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Managing the TBT projectpixel.gif (807 bytes)

pixel.gif (807 bytes) Coming over all logical
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HAVING AGREED ON what the project is setting out to achieve, your next task is to develop a logical plan for doing the work. This process can be carried out with pen and paper, but is made a whole lot easier if you use project management software. These are the steps:

List tasks
The first step in establishing the logical flow of your project is to list all the tasks. Tasks are concrete steps required to meet project objectives. If your tasks are too large, they might mask smaller tasks that actually need to be completed and tracked separately. If your tasks are too small, they might be trivial and clutter your project plan.

Some tasks, such as project review meetings might be recurring.

Establish dependencies
A dependency is a logical relationship between tasks in a project plan. The most common form of dependency is where one task must be completed before another task can commence.

Note that tasks do not have to lead directly from one to another. Sometimes an overlap will be required (‘lead time’) or a gap (‘lag time’).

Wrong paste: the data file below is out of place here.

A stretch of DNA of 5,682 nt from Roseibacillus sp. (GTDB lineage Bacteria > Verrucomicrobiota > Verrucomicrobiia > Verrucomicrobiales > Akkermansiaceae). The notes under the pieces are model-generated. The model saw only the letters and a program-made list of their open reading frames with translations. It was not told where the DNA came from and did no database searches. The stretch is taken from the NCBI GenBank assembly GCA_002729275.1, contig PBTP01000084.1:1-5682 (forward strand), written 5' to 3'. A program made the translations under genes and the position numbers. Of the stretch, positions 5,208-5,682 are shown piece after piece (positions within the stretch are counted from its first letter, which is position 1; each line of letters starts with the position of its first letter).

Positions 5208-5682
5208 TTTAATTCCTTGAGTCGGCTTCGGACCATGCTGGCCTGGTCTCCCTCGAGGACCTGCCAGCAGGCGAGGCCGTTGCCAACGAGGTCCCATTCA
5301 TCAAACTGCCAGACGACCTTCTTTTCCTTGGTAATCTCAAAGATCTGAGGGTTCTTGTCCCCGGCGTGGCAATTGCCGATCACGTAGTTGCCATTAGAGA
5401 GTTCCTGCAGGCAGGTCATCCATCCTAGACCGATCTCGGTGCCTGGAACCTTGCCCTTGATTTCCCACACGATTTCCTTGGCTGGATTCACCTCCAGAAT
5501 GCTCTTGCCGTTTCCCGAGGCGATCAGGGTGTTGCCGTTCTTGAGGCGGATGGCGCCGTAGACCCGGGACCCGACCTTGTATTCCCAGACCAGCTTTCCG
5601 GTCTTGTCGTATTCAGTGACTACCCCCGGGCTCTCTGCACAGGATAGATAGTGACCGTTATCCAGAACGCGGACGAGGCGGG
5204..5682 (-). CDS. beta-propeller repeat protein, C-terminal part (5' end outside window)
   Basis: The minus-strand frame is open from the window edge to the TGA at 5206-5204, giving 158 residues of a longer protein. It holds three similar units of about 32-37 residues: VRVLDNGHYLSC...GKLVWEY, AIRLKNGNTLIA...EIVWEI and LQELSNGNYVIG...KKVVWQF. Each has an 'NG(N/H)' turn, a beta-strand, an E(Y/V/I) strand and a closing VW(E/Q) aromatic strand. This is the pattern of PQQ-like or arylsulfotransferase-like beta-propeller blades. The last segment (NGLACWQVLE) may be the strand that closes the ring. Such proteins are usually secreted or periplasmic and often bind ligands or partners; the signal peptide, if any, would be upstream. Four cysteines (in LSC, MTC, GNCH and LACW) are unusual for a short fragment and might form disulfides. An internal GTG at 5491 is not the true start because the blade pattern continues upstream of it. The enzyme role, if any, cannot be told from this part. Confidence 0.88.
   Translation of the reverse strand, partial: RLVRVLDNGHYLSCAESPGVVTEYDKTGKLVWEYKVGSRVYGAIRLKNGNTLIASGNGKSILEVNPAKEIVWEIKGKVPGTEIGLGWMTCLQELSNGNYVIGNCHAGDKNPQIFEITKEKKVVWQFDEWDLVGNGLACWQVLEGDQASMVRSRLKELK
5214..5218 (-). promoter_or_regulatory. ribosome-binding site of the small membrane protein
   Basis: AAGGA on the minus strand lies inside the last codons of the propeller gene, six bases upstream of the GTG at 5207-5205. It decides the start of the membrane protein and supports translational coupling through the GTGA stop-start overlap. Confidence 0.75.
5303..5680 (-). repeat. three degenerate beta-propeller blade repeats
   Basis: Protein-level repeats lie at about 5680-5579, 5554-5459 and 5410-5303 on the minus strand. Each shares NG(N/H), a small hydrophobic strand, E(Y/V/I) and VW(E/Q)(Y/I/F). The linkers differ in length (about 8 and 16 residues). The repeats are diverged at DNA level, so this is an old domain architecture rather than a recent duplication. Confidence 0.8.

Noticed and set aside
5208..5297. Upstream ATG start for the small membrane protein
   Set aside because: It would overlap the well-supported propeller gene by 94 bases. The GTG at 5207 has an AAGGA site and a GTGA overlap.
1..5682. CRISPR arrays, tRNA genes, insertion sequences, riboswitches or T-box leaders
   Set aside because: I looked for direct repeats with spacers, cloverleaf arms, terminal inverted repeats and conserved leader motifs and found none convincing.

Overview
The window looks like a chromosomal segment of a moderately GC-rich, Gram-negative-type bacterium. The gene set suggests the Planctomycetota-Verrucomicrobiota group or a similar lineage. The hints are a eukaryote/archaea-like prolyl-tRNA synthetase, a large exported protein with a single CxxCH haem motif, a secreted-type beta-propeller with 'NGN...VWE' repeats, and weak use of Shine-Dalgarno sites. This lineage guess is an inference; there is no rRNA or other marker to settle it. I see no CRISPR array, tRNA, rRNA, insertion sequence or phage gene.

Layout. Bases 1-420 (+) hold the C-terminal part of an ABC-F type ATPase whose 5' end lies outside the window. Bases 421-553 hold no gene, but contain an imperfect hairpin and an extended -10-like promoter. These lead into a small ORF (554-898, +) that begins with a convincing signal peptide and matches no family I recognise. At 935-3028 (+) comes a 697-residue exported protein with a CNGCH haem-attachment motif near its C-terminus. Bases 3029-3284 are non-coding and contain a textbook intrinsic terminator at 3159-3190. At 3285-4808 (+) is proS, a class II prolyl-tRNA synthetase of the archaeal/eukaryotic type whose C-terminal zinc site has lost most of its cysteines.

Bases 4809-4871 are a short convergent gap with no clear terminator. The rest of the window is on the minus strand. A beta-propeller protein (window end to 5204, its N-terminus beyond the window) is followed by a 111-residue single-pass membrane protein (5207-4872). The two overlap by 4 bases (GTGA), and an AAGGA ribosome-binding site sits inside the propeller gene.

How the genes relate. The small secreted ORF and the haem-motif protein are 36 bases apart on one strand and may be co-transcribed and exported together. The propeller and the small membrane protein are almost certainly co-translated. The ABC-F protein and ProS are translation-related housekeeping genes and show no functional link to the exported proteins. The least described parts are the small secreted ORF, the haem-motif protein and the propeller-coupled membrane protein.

Other forms of dependency are:

  • where two tasks must start at the same time
  • where two tasks must finish at the same time

A good way to start off the process is to determine the task that must come first. Then ask what other tasks can commence given the output from the first.

Group tasks into phases
Long lists of tasks may be difficult to manage, in which case you can group tasks into phases. A phase is a logical grouping of tasks that represents a major step in the plan.

Establish milestones
TBT projects are typically lengthy and complex, so it is helpful to establish interim goals or ‘milestones’ to help you to track the progress. A milestone may indicate the end of a phase or a requirement for deliverables.

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                                                     Fastrak Consulting Ltd, 1999. All rights reserved.                                Last revised 21/2/99